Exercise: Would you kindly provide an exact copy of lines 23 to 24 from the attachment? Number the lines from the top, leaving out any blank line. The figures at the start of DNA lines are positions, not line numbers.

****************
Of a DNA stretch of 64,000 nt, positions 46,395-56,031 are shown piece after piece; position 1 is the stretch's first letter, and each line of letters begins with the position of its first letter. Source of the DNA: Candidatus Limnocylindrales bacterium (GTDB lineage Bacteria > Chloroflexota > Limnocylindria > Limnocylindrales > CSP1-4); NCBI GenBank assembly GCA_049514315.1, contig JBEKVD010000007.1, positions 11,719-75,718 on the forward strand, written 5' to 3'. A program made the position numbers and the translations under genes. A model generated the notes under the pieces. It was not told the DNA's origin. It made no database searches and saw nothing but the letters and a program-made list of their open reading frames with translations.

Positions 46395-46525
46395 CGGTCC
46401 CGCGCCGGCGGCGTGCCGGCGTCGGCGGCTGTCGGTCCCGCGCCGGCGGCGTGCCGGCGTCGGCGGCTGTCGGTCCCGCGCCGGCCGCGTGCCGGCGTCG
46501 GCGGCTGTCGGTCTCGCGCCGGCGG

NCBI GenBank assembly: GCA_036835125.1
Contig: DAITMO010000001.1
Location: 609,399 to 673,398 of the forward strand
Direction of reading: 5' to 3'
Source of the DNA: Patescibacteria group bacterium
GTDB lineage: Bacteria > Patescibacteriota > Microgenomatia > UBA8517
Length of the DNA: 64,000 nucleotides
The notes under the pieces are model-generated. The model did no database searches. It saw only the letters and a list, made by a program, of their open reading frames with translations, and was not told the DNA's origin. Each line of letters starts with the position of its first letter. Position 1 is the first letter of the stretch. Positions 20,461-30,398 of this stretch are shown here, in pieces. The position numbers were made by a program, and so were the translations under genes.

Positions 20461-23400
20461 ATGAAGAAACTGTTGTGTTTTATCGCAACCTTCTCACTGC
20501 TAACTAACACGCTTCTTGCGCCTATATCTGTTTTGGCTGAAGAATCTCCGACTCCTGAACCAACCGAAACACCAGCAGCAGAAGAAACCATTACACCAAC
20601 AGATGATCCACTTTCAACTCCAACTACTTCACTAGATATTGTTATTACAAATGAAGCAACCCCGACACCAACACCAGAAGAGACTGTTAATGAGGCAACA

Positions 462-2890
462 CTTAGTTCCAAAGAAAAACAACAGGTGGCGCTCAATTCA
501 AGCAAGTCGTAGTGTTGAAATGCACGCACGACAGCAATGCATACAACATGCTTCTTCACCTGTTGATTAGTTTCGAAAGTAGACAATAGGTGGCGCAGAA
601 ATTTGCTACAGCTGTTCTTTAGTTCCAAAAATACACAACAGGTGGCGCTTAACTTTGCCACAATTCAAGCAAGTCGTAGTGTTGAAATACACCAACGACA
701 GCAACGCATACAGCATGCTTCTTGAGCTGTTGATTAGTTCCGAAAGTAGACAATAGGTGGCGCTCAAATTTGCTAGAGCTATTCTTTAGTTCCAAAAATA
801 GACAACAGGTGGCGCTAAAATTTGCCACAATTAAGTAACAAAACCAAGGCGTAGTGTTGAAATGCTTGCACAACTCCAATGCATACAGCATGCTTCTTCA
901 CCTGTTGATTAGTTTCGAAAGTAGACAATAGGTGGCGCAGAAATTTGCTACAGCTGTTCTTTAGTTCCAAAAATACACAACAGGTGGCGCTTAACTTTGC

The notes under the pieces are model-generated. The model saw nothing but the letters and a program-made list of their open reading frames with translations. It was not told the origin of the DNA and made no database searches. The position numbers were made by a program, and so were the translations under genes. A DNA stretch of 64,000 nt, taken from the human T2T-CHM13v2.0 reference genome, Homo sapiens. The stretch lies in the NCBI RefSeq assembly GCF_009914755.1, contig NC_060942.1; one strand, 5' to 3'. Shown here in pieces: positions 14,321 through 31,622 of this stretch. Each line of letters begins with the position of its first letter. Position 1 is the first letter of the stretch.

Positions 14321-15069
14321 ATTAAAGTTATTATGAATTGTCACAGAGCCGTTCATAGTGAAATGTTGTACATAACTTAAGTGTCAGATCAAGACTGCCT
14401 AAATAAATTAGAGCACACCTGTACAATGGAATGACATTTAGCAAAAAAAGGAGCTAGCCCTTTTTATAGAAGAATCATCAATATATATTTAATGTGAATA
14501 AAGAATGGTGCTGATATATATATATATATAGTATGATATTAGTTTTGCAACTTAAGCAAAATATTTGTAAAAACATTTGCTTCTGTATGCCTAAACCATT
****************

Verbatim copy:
801 GACAACAGGTGGCGCTAAAATTTGCCACAATTAAGTAACAAAACCAAGGCGTAGTGTTGAAATGCTTGCACAACTCCAATGCATACAGCATGCTTCTTCA
901 CCTGTTGATTAGTTTCGAAAGTAGACAATAGGTGGCGCAGAAATTTGCTACAGCTGTTCTTTAGTTCCAAAAATACACAACAGGTGGCGCTTAACTTTGC